Photos: Kevin McKinnie & Sonoma Raceway
You rev the engine, bearing down into the seat, ready to spring off the starting line and scream down the quarter mile. You look over, and there’s a cop in full uniform, squad car humming at the ready. You tense. However, instead of the universal finger twirl of doom telling you to pull over and prep for a ticket, he gives you a thumbs-up. You both look forward. The Christmas tree lights, and you peel out. You’re racing to Top the Cops, a showdown in its 20th year at the Sonoma Raceway that brings together cops and high school kids to race, to win, and ultimately to teach.
Kevin McKinnie had always loved to race, and that need for speed translated pretty well into his career as a Santa Rosa police officer. He’d ride the streets as a motorcycle cop for work, and go to the races as a driver or spectator for play. One night, he was out at the track with a buddy when he noticed a group of high school-aged kids lined up to drag race. The image stuck with him. He’d been a kid who liked to go fast, and he knew the thrills and the dangers of street racing. These kids at the track were an anomaly; illegal street racing with its inherent risks and dangers was big in the area with local kids. But seeing the students here at the track spurred something in McKinnie. They were here, right? Surely there was a way to get more kids off the street scene and into the drag strip where the dangers were mitigated with rules and safety precautions. But how? The answer came to him in a flash – raise the stakes, give them a chance race cops, and crow about a win. If they won.
The idea was solid, but still took some administrative wrangling. Sonoma Raceway President Steve Page was happy to host the pilot program, but McKinnie also had to convince his superiors on the force. The Chief of Police liked it, but was also clear – McKinnie had to organize it and sell it to the rest of his superiors. They had two questions: How many accidents had there been at the track in that class and how far away was the track? Satisfied with the answers (the proposal was for the slowest class of drag racing and there hadn’t been any accidents), McKinnie was given the go ahead to recruit cops to race in their fully loaded cruisers, and high school students to test their skills on the quarter-mile. Turned out finding the cops was the easy part.
The kids were tougher, reluctant to participate after a few sessions, they found that the officers were there for a good reason and trust grew. “We used to go introduce ourselves to the kinds in the beginning,” McKinnie said, “To show them that we were on the level, that we were there to race. Finally they believed us and it was on.” Bonds between the officers and the students developed as they squared off on the track, and what started out as a nebulous idea of a single race fan cop has blossomed into a 20 year program.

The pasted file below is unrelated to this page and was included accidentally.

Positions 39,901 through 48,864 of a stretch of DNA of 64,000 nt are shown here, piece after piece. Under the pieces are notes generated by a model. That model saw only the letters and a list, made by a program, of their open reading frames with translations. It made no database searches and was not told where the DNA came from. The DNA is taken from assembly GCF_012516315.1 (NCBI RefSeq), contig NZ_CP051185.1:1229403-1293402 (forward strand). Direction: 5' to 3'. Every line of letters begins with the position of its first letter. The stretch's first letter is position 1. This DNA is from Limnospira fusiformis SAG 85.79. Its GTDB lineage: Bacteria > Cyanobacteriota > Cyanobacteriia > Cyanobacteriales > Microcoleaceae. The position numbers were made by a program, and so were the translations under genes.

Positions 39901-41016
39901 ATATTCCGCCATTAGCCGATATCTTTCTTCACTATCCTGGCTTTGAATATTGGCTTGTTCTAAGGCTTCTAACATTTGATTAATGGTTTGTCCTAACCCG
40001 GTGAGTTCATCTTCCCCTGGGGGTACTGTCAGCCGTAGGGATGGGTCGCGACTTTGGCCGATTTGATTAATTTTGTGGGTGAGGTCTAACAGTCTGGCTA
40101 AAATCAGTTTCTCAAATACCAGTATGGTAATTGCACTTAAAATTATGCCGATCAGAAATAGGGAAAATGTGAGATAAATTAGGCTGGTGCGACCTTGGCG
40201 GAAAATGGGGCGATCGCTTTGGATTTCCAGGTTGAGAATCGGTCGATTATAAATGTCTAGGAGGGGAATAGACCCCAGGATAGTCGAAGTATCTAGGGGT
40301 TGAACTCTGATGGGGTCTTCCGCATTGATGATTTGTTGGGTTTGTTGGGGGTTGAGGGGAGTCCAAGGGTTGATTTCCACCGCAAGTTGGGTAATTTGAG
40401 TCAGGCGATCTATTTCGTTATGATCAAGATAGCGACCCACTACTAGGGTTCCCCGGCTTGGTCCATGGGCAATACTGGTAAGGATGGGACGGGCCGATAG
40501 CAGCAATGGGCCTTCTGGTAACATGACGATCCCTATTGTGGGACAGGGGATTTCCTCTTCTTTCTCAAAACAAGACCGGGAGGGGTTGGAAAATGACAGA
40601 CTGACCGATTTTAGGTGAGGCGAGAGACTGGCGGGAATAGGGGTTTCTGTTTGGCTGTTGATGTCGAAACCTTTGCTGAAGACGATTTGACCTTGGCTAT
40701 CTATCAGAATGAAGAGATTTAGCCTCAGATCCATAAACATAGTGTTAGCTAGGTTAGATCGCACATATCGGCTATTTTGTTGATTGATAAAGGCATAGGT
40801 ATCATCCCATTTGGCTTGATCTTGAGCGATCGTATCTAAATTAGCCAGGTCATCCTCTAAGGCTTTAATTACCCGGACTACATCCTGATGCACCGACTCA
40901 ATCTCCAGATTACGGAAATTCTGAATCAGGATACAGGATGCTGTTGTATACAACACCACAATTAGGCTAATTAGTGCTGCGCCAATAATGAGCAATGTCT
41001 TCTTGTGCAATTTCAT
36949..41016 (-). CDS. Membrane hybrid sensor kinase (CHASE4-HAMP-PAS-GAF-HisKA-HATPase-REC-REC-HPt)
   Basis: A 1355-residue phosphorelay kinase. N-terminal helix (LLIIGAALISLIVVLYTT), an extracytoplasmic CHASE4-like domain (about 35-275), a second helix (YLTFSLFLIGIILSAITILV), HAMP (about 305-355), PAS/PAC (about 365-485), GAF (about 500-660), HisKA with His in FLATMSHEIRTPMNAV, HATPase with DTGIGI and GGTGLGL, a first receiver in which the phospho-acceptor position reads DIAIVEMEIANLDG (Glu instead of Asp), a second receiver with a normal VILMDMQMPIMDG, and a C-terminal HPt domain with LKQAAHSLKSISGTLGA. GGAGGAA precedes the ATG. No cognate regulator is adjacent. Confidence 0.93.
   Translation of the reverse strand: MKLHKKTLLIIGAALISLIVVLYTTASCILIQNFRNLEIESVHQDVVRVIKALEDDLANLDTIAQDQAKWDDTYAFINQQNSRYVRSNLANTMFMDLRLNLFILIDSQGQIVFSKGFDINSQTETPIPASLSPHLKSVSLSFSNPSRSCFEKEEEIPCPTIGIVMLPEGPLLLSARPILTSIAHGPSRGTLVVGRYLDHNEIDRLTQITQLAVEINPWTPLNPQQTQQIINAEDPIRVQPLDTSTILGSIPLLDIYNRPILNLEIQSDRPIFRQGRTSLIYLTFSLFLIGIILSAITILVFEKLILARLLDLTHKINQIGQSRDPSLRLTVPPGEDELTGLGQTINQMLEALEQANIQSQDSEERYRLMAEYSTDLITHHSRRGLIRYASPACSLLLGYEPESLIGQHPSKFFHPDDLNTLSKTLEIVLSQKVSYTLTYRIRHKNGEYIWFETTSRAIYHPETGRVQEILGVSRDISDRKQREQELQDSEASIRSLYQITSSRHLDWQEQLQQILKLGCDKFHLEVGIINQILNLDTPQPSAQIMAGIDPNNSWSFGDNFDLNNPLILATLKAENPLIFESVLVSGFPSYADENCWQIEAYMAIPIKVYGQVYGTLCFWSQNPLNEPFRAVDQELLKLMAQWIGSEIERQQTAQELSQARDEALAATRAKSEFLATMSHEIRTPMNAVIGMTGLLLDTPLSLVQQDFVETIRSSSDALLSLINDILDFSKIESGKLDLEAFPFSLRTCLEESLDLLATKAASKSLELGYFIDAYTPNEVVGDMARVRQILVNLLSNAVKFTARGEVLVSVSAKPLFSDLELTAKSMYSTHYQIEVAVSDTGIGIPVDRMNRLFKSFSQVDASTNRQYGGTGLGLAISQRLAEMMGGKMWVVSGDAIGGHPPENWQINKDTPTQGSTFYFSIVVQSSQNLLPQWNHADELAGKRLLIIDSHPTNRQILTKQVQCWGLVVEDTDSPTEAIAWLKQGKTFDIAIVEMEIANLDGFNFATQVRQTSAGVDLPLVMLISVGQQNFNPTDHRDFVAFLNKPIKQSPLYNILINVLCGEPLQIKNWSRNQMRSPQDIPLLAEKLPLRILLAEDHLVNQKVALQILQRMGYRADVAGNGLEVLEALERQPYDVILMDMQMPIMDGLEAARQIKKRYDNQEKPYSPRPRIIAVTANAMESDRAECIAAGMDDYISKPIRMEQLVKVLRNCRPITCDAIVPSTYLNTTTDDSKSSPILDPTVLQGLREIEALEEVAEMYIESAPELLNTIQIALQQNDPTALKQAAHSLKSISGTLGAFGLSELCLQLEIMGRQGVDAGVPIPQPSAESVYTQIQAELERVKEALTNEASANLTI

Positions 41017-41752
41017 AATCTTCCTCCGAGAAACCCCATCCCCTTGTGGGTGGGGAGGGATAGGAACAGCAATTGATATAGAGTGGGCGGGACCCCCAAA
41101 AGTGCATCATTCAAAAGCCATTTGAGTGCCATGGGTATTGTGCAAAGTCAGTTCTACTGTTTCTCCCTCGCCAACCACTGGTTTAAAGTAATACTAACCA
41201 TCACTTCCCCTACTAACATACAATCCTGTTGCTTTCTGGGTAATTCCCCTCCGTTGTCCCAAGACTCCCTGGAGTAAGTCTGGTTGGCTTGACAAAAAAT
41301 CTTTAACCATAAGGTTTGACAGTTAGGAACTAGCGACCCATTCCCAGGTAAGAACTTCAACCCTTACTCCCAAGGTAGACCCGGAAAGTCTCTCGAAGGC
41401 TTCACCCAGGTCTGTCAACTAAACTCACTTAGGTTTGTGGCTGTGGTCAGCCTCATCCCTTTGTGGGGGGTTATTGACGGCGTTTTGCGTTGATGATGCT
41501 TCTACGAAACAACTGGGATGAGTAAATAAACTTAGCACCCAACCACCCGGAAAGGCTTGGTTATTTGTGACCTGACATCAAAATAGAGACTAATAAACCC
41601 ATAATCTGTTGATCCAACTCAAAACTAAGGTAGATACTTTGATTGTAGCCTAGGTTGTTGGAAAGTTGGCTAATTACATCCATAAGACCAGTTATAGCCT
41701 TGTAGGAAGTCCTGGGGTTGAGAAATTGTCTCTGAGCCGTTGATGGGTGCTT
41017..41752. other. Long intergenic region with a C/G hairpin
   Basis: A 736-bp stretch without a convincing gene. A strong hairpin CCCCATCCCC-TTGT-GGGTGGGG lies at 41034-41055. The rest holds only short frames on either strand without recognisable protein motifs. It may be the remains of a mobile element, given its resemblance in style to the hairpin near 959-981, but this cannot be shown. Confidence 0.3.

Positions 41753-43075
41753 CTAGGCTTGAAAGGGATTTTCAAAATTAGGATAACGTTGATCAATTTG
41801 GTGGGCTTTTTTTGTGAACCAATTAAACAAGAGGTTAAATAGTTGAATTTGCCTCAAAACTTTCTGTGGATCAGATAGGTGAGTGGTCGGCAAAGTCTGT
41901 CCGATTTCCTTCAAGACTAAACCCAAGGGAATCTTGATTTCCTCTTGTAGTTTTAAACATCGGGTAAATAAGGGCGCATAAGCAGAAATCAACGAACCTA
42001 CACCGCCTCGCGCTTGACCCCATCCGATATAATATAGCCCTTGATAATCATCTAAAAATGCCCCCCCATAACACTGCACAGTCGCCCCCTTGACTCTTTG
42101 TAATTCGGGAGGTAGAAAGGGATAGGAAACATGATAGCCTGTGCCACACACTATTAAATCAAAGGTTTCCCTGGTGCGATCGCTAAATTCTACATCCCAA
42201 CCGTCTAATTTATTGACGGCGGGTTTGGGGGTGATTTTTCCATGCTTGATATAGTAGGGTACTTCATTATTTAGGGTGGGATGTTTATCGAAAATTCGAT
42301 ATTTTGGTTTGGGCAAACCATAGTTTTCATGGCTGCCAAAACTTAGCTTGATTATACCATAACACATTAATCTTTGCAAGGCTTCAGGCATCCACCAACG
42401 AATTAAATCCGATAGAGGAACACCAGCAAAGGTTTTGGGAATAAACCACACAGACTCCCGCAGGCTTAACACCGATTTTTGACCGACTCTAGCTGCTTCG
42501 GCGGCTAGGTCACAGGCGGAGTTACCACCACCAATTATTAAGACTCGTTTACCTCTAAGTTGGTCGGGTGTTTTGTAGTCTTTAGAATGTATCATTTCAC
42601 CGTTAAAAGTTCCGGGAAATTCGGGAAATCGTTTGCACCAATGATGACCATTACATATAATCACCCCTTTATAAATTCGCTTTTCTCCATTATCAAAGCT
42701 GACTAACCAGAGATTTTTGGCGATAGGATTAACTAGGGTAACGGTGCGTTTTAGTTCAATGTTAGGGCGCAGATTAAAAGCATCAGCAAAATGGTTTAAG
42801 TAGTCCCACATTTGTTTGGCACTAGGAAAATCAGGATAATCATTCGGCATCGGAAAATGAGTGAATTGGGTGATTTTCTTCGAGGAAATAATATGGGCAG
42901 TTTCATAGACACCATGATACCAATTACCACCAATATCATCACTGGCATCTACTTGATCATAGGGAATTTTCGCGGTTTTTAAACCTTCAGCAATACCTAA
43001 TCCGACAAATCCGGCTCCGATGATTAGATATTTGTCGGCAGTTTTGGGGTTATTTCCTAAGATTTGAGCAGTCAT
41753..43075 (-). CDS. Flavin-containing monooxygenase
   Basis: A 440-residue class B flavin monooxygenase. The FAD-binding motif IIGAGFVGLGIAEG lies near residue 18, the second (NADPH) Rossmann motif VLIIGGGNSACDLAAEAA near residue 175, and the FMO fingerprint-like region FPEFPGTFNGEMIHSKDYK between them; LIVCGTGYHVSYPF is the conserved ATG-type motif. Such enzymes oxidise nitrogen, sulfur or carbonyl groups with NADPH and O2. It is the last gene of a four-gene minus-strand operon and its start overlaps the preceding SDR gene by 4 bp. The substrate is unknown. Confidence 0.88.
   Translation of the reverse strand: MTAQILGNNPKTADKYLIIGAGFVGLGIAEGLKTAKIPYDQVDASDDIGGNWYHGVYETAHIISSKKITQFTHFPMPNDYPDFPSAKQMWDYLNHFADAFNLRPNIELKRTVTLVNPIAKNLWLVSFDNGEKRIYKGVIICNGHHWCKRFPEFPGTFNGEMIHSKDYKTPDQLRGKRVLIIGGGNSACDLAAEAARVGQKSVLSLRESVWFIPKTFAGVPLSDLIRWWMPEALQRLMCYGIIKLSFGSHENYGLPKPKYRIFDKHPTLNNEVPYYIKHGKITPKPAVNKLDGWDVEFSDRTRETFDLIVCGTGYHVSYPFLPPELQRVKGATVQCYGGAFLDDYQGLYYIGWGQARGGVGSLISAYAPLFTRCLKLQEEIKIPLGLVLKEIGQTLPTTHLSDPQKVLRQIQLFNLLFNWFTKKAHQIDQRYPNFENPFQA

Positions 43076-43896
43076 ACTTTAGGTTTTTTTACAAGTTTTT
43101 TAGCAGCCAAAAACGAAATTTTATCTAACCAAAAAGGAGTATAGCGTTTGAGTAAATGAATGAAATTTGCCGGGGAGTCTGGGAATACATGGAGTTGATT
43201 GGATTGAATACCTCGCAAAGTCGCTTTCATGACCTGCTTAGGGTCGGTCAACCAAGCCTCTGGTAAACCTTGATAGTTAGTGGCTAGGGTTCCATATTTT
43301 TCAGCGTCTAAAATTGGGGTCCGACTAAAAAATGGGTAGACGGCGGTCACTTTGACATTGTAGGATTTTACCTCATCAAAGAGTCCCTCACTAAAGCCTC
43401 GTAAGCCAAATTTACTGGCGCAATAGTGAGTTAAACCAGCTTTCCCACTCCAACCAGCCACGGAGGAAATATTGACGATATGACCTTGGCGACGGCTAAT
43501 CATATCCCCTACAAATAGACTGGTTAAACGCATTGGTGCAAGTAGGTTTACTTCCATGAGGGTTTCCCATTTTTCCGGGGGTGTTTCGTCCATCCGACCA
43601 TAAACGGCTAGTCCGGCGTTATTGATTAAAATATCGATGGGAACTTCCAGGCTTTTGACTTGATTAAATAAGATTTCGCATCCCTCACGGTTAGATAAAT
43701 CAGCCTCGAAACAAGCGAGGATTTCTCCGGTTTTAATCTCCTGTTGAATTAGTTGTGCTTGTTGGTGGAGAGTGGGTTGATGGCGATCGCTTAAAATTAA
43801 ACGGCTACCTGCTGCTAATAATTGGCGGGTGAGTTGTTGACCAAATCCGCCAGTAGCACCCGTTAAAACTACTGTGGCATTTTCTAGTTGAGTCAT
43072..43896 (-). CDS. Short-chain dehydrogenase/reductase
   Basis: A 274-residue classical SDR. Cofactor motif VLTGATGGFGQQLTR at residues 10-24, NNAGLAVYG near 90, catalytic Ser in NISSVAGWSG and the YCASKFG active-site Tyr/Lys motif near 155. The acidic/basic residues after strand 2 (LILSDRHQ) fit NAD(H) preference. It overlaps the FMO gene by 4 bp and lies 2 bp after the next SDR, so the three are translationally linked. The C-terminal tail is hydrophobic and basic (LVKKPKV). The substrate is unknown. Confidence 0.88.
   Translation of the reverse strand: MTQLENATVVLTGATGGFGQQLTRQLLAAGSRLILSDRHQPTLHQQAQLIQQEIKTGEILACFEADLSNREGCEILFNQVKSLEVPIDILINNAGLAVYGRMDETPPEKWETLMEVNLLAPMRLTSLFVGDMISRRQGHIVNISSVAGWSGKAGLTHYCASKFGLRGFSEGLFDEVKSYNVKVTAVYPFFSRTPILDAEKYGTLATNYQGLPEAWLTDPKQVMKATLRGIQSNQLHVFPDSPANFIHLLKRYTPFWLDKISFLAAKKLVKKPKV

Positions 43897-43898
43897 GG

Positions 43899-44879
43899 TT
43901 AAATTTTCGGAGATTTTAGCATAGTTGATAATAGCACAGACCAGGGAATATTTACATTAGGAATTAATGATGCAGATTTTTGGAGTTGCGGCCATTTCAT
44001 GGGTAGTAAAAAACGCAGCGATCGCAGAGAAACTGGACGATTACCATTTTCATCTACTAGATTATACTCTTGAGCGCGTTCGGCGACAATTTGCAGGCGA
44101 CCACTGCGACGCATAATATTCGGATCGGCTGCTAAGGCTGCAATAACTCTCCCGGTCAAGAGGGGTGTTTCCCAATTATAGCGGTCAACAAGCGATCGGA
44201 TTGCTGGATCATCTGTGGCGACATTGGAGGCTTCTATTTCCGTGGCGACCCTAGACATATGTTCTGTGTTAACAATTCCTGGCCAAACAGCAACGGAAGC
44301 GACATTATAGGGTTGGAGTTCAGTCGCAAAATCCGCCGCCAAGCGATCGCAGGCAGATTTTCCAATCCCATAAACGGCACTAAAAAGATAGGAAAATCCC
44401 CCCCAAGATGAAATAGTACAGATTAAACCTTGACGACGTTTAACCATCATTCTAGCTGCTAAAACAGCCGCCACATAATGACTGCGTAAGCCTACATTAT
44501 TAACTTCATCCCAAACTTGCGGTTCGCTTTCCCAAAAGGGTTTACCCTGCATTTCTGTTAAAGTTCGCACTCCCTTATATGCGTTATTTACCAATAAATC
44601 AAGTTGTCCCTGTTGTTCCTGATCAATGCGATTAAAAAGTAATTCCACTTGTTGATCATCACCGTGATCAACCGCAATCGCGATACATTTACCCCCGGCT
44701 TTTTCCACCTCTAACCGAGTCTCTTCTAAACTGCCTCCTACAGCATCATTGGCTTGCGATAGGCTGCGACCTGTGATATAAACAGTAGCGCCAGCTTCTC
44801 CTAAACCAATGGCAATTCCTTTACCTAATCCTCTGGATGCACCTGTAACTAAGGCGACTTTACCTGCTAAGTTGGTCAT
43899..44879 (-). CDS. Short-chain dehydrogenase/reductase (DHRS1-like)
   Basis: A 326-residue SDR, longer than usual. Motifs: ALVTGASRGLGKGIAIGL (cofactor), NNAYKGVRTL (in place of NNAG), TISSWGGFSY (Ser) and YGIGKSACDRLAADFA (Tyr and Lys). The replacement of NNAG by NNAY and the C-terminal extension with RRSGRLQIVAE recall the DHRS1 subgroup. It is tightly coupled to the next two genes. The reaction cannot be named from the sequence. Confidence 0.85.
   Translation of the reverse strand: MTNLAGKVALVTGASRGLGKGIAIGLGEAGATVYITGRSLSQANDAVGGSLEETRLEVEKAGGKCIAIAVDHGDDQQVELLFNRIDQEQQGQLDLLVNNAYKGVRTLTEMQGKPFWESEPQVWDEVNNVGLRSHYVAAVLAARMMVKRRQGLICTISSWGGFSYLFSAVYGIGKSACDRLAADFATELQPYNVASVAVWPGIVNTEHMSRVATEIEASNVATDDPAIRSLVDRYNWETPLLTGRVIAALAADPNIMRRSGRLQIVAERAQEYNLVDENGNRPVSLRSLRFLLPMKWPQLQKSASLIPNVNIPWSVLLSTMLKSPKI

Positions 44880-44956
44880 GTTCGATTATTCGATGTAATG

Top the Cops runs almost every Wednesday night from April- September and involves different law enforcement agencies from all around the Bay Area. All of the officers are volunteers. The weekly races generate a great deal of excitement, but it’s the July event that really gets the crowd shrieking. In July, the NHRA brings its race to the Sonoma Raceway for the Sonoma Nationals. As part of the event, students get to race against the police in front of the 50,000 NHRA fans there to see the race as the NHRA cars prep between sessions.
“The crowd goes absolutely nuts when the kids and the cops get on the track,” says McKinnie, “Even John Force doesn’t get that kind of reaction. And if the kids win? It’s crazy.”
Everyone who participates gets a t-shirt, a hat and a photo with the cop they raced, which includes prime bragging rights if your car beats the squad vehicle. It’s something the students treasure, and the experience has turned out to be something very special for both sides with long lasting side effects. Five former students who competed in the early years are now law enforcement agency officers themselves and they come back on Wednesday nights, occasionally racing the next generation of students.
Kevin McKinnie couldn’t be more proud. For more information, go HERE: racesonoma.com/youcanrace